Companies like G.M. and Nissan are already spending billions to develop electric cars. Carlos Ghosn, chief executive of Nissan and Renault, said recently that electric vehicles would make up 10 percent of all cars sold by 2020.
But before that can happen, both electric cars and their batteries have to become more efficient and cheaper, a whole battery-charging station infrastructure has to be created, and consumers have to want the cars, which cost considerably more than gasoline-powered vehicles.
In addition to these challenges, Mr. Maini’s company has to grow from being a maker of niche vehicles for early adopters into a producer of mass-market cars.
“The Mainis are certainly good guys, but I don’t think they have the resources to make that happen,” said Rishikesha T. Krishnan, a professor of corporate strategy at the Indian Institute of Management in Bangalore. They have to “align themselves with a bigger player.”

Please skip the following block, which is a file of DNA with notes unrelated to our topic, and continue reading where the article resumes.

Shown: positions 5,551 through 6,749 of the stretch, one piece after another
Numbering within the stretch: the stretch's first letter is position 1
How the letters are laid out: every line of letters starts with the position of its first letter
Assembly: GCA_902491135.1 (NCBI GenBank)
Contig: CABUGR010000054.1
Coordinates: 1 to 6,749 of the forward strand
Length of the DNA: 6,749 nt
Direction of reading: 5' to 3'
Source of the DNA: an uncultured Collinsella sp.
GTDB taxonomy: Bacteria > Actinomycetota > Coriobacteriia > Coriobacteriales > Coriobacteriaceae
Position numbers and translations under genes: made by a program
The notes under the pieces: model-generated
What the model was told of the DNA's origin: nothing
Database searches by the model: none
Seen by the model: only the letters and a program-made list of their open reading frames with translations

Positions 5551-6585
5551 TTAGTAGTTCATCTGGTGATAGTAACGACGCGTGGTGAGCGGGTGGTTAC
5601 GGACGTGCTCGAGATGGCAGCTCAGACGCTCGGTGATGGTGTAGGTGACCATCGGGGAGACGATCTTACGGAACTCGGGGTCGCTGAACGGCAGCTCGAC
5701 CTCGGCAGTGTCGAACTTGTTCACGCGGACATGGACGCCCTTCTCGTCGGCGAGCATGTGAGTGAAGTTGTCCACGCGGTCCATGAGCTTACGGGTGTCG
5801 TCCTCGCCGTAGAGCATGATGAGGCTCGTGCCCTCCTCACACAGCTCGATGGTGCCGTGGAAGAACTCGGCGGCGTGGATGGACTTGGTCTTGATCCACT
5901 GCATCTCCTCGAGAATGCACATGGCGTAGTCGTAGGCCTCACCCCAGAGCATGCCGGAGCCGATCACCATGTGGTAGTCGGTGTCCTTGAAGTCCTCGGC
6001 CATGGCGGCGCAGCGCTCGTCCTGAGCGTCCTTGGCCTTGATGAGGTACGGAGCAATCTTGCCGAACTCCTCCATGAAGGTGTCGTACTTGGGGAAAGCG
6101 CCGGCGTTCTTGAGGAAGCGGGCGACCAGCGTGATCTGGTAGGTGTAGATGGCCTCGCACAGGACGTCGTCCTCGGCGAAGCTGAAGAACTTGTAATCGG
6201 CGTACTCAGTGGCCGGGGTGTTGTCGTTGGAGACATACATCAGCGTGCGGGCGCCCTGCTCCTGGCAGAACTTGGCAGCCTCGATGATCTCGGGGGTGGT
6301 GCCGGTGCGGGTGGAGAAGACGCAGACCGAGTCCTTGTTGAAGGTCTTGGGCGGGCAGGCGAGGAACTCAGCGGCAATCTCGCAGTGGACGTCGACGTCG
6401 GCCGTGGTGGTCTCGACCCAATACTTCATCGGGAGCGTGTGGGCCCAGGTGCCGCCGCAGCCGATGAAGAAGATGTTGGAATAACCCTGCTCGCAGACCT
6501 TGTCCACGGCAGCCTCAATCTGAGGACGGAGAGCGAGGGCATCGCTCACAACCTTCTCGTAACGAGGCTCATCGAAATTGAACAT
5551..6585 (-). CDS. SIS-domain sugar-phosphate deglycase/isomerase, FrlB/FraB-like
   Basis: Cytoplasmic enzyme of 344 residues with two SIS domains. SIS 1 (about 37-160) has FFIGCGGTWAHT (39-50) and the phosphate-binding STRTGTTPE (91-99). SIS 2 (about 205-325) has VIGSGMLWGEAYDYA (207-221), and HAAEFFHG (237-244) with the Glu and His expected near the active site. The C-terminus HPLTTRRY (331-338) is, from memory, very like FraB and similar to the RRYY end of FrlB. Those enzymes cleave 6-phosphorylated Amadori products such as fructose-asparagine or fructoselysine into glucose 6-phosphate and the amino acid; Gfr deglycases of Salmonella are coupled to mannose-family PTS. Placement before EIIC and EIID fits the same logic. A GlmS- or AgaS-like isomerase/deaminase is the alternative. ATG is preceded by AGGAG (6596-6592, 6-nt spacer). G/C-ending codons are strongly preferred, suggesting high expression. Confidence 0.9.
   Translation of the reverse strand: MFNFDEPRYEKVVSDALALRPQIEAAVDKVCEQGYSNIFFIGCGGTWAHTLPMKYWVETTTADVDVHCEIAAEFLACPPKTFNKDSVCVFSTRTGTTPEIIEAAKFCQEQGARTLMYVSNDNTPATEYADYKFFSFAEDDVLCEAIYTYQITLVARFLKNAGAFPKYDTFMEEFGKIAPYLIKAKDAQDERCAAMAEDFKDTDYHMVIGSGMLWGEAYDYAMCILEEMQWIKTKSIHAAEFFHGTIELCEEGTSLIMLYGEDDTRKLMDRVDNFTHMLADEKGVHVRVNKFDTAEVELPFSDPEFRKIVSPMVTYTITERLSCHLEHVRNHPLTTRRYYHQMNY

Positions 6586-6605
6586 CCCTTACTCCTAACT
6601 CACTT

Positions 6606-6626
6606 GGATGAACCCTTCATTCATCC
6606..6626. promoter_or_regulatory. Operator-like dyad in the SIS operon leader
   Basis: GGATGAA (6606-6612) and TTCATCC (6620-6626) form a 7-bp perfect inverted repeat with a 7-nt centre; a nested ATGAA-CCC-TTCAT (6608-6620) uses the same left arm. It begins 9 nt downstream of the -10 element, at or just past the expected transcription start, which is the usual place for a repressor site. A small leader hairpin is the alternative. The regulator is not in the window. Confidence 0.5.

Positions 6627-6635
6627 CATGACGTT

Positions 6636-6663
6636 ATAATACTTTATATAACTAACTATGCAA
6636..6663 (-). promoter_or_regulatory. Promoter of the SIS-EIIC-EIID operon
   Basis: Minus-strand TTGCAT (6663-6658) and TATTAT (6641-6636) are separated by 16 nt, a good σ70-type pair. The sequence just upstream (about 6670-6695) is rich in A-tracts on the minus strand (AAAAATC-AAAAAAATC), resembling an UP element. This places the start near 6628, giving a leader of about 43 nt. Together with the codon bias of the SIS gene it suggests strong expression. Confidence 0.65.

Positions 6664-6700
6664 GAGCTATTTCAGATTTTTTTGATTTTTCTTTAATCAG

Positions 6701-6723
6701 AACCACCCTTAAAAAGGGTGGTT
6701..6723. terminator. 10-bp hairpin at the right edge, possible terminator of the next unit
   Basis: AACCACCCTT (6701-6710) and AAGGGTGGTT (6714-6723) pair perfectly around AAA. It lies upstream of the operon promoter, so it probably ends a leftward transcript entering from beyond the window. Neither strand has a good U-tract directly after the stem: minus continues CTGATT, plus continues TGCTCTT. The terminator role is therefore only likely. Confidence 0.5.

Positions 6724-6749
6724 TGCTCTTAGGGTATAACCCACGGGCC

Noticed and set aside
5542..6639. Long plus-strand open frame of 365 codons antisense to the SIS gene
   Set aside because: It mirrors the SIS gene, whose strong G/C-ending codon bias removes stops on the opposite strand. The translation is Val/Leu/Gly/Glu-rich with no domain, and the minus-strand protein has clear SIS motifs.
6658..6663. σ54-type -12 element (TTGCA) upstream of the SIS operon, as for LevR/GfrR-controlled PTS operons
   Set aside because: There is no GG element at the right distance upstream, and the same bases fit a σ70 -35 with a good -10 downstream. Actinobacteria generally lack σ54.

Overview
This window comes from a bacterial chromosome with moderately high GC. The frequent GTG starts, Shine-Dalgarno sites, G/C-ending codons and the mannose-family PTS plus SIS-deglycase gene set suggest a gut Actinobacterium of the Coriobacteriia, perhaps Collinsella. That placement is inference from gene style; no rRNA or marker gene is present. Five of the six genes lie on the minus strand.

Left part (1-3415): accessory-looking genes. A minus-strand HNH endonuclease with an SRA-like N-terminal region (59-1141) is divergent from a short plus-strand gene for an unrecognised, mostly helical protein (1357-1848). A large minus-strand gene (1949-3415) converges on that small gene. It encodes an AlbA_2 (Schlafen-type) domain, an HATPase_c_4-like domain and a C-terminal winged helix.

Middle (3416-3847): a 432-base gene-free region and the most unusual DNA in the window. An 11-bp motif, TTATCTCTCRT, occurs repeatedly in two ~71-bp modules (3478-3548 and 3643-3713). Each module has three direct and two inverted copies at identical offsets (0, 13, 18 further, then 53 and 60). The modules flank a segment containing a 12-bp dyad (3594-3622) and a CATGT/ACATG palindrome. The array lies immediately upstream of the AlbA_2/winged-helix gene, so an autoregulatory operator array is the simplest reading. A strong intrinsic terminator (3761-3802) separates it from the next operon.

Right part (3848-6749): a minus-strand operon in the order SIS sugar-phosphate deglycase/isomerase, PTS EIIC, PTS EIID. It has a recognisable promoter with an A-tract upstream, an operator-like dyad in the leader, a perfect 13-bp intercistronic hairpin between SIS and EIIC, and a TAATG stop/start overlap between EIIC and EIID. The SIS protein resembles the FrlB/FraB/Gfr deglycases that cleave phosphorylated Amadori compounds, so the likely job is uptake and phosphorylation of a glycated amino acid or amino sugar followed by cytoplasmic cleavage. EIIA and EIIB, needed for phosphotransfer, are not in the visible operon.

Reva officials agree that they need partners and they are trying to develop three businesses: building cars under the Reva brand; franchising production of Reva cars to other manufacturers like Bannon; and licensing Reva technology to automakers like G.M.
The company also says it believes that its coming cars will be much more enticing. It has such faith in the NXR that it is building a factory that can produce 30,000 cars a year. The company plans to release one new model every year; it has a sporty coupe, the NXG, ready to be released in 2011.
“It was very clear to the management and the board that we have to do something truly game-changing, and hopefully that’s what we have done with the new design,” said Mohanjit Jolly, a Reva board member and the executive director at Draper Fisher Jurvetson, a venture capital firm based in Silicon Valley that has invested in both Reva and Tesla Motors.